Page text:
‘Tribes’ Challenges Fixed Ways of Thinking in Unique Ways
Intellectuals are revered for their knowledge and insight. They are generally assumed to be, if not compassionate, at least, understanding of those who have been socially marginalized. However, British playwright Nina Raine has created a family whose intellectual exceptionalism is horrendously void of emotional intelligence. Such intelligence has come to be increasingly validated over the past 20 years and when applied, certain intellectuals and liberal types are found to be just as unfeeling and callous as the riff-raff and power brokers they turn up their noses to.
In Tribes, a family headed by a patriarchal academic is continually playing one-upmanship with one another and has never bothered to learn sign language for one of their deaf adult family members. Wendy Goldberg has directed the piece with crisp pacing and deep-rooted, perfectly placed emotions. John McGinty gives a devastating performance as Billy, a young deaf man. When he finally starts to learn sign language he obviously expands his social and career possibilities. Tracey Maloney gives a lovely performance as the woman who navigates Billy into the larger world. She herself is turning deaf. And having been brought up by deaf parents she has lived a life among deaf people who she sees as having been pigeonholed by themselves and society into self-negating positions. It’s brilliant how Raine so scrupulously indicts Billy’s insenstive family and at the same time calls on deaf people to consider how they too can be excluding and open to playing the victim card.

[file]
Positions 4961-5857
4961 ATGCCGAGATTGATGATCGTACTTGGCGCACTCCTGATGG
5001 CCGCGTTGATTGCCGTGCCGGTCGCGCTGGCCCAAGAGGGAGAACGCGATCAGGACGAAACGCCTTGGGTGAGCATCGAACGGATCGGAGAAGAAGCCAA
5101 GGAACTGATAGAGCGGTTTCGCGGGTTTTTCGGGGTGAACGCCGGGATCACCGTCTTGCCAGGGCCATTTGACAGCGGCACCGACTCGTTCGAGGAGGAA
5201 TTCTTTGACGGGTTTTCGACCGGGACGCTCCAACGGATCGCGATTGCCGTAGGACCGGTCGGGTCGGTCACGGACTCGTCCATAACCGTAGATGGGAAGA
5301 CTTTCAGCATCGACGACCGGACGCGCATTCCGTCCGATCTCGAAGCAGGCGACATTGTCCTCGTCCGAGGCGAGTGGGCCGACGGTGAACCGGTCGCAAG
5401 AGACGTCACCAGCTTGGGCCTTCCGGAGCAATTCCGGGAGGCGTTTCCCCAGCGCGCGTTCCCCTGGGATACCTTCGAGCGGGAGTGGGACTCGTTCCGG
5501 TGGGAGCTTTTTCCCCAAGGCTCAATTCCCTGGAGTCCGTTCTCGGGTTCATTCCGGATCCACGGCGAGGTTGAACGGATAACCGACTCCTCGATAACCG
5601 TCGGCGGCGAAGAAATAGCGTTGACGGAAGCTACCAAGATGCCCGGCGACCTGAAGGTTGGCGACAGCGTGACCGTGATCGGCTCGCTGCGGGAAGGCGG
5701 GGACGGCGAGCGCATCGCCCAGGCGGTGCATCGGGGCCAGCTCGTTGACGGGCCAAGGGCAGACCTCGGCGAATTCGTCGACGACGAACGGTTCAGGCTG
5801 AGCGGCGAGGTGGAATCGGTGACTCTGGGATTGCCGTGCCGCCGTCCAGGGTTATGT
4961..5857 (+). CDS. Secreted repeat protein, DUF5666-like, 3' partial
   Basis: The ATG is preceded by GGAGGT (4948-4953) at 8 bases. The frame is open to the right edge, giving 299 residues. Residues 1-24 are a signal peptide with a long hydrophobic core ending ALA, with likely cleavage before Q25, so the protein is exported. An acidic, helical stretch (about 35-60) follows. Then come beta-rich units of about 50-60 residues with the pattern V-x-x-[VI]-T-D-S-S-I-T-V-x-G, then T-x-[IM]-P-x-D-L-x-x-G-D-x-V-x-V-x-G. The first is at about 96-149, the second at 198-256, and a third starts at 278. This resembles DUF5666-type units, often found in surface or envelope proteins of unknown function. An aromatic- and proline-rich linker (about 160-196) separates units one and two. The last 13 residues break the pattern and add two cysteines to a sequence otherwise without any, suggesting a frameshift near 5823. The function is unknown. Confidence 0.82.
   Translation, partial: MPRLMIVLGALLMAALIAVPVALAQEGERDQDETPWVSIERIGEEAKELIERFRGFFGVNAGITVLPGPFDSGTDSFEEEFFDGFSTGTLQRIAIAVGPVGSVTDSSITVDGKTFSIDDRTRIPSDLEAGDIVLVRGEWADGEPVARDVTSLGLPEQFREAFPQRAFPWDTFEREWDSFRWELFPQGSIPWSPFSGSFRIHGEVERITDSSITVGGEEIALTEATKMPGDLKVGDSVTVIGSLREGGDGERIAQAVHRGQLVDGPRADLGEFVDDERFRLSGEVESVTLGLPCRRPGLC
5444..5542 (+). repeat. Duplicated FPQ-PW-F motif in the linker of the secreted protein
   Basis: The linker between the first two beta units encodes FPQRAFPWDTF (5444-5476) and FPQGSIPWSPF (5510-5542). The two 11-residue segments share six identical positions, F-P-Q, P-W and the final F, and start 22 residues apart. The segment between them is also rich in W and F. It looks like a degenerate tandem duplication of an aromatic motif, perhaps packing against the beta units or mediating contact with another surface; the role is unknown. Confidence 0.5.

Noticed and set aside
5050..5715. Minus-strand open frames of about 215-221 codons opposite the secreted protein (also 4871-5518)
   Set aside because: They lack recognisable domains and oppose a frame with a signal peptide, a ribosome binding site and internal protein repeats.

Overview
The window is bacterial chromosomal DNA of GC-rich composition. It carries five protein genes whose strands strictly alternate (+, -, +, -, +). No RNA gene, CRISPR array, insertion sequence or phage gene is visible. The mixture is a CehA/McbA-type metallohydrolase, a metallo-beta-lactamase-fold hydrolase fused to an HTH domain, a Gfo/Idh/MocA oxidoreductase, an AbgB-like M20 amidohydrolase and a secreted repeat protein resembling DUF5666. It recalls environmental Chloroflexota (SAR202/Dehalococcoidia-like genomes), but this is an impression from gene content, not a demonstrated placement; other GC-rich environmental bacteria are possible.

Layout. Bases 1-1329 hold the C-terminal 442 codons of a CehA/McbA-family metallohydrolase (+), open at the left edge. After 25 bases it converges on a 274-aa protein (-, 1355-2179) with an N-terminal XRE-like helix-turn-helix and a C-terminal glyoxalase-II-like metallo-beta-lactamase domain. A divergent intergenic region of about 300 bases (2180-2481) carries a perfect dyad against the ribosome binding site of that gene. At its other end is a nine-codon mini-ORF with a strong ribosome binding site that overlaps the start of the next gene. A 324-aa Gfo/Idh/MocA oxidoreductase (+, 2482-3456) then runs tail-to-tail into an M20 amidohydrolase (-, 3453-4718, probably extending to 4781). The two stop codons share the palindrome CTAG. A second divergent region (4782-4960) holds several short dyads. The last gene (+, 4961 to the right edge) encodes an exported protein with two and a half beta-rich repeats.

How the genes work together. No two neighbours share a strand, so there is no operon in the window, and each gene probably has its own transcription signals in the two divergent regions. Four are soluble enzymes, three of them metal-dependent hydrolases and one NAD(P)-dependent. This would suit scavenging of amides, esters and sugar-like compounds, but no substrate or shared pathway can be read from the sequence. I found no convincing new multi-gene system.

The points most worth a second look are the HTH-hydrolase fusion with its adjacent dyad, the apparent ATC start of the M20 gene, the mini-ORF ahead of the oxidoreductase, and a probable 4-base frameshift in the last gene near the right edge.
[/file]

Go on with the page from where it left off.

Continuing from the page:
Through Nov. 10
Guthrie Theater, 818 Second St. S., Mpls.